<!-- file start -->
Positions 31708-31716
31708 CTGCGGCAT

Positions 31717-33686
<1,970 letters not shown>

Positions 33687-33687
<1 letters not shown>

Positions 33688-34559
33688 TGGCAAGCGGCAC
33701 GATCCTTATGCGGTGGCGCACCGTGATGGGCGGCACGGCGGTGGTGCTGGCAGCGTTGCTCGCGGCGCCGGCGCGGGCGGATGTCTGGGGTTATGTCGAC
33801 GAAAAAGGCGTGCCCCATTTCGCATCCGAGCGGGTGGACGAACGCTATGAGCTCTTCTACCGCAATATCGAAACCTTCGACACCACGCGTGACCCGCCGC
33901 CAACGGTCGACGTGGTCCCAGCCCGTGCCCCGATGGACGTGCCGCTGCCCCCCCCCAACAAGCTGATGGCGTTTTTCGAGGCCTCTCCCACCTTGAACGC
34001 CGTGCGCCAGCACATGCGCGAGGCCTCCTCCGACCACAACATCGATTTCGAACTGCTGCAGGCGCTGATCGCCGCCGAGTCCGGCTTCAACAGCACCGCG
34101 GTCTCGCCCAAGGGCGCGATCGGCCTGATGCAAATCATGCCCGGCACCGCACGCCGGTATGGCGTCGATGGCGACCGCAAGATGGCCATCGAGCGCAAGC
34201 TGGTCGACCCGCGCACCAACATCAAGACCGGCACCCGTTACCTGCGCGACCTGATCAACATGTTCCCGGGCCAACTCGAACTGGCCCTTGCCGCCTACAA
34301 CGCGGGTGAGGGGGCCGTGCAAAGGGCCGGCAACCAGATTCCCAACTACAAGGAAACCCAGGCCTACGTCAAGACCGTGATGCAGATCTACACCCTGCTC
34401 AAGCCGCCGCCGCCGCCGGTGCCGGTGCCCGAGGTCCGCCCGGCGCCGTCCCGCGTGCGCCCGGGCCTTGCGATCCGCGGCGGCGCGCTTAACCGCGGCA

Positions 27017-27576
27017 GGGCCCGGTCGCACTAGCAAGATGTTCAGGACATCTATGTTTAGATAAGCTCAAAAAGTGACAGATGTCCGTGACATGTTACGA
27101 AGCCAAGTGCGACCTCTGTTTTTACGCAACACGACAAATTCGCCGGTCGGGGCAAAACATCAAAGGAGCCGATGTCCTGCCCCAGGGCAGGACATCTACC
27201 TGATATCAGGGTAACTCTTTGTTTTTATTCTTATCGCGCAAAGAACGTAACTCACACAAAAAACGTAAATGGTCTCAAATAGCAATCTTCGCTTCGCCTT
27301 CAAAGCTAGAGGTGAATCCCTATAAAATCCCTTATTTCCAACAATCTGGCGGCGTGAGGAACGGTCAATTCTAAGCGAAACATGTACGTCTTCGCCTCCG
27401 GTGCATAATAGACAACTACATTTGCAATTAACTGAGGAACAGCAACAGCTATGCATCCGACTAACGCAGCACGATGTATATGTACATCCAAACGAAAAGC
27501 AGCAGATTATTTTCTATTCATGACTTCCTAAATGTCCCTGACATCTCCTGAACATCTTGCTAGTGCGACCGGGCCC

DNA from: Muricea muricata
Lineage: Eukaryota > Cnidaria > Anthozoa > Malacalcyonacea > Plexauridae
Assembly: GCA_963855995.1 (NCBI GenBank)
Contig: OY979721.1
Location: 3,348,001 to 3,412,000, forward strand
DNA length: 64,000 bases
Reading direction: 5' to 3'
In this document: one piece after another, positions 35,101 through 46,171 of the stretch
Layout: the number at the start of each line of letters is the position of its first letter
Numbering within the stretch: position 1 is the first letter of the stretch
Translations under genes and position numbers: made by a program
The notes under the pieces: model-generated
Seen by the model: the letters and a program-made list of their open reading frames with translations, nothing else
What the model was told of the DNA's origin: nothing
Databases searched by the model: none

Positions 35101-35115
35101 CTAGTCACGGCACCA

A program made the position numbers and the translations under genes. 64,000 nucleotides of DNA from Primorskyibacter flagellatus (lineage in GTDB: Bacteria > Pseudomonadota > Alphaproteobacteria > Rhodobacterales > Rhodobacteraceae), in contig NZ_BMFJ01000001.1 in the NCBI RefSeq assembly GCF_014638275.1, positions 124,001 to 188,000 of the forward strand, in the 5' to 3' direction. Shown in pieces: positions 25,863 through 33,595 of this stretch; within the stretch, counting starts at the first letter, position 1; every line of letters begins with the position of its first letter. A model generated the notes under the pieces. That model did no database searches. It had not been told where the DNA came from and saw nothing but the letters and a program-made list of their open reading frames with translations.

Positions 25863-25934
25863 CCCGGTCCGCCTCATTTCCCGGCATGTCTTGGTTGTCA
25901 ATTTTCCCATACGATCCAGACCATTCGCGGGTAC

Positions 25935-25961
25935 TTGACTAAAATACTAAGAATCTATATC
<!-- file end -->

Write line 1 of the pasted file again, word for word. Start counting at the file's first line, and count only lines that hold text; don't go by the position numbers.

Positions 31708-31716